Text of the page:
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Snowmaking

Introduction

Since the birth of snowmaking in the forties, technology has developed to a point where it has become feasible to produce machine snow even on not-so-cold days just below the freezing point. The basic requirements for the manufacturing of snow are compressed air, water and electricity.

The Process

You may notice above ground, the extensive network of stationary fan type snow machines. What you can't see and what perhaps few of you are aware of, is the large underground network of electrical wire and over 3,000 feet of 12" and 8" pipe connecting over 100 tower snow guns. This system allows us to pump a capacity of 200 gallons per minute per acre or over 6,000 gallons of water per minute on our slopes. It takes about 160,000 gallons of water to make one acres of snow one foot deep. Pumping some 6,000 gallons of water per minute translates to about six inches of snow over the entire ski area in a 12 hour night.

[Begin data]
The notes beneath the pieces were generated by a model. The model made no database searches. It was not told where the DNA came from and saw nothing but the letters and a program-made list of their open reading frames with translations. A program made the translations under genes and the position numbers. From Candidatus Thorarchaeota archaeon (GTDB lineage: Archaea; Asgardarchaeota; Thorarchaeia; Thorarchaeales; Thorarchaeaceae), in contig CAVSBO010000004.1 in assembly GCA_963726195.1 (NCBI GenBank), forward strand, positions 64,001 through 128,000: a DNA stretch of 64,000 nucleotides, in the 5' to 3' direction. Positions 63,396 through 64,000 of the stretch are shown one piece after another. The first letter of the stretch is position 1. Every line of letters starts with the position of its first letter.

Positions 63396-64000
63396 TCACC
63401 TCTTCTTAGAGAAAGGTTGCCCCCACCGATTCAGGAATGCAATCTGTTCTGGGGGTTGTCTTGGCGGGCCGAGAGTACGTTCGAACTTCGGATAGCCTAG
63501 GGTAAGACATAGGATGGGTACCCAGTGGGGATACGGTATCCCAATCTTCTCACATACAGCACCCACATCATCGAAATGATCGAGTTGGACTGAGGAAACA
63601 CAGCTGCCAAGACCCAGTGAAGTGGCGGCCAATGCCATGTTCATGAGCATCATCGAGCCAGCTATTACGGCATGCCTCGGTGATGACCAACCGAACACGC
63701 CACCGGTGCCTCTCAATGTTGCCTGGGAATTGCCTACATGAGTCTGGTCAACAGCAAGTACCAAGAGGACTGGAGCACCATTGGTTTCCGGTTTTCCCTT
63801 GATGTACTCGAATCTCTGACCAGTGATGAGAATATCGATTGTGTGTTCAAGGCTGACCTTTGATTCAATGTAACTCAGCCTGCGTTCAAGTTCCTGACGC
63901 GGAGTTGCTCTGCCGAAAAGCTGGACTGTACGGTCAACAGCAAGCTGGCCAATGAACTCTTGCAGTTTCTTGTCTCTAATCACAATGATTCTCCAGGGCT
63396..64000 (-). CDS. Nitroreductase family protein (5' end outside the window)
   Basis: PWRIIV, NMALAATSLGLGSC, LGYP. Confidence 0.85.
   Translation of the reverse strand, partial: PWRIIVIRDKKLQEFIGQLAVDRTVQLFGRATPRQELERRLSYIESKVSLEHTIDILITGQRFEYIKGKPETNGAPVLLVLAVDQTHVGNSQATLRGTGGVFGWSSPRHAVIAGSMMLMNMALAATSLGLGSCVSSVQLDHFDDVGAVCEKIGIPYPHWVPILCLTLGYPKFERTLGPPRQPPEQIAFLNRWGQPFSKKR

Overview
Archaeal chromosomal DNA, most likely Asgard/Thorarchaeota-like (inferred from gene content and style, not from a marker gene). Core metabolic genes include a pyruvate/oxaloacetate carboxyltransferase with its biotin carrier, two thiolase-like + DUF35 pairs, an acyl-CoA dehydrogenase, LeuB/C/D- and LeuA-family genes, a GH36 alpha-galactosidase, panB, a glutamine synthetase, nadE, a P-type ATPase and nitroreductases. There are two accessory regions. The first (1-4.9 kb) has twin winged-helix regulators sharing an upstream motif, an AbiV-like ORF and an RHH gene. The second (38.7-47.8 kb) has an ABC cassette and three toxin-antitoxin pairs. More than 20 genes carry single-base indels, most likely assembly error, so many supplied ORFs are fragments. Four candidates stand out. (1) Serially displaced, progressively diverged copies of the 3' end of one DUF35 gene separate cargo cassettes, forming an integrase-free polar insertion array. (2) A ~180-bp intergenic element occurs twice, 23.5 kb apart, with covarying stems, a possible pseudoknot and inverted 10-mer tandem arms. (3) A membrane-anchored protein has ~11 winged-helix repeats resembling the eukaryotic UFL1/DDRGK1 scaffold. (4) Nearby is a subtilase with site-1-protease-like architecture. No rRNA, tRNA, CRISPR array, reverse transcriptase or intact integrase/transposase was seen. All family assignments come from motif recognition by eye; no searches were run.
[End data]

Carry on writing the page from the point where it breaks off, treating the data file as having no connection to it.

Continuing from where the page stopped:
Air is either piped from a large central compressor or compressed at the snowmaking station itself. At the station, both water and air are pumped into the snowmaking machine under high pressure and the two elements are combined in the nucleator, where it forms the nucleus, a tiny snow crystal. With water near freezing temperature and air expanding at 110 psi to normal atmospheric pressure, we create a refrigeration effect whereby each water deposit will instantly become a tiny snow crystal. Now, depending on the temperature, we add anywhere from 16 to 200 gallons of water per minute per snowmaking tower. This water is sprayed so finely that it clings to the snow crystal and forms a snowflake. At this point, an electric fan within the machine blows the whole mass of snow crystals onto the slopes.

The most efficient snowmaking occurs in the upper teens with low humidity. At these temperatures, an optimum amount of water can be added to the nucleus without causing any freezing problems. As temperatures and humidity rise, the amount of water needs to be decreased in order to create a dry, fluffy quality of snow. Snow can be efficiently made at a temperature and humidity factor not exceeding 100, and at temperatures up to 36 degrees Fahrenheit.

Temperature Examples...

Temperature 16 degrees, Humidity 50% = Factor 66 ( Excellent Snowmaking)
Temperature 25 degrees, Humidity 50% = Factor 75 (Good Snowmaking)
Temperature 28 degrees, Humidity 40% = Factor 68 (Possible Snowmaking)
Temperature 23 degrees, Humidity 98% = Factor 121 (Poor or impossible Snowmaking)

Become a JFBB Snowmaker

Interested in learning more about snow making at JFBB? Head on over to our employment page for information on how to become a part of the JFBB snowmaking team.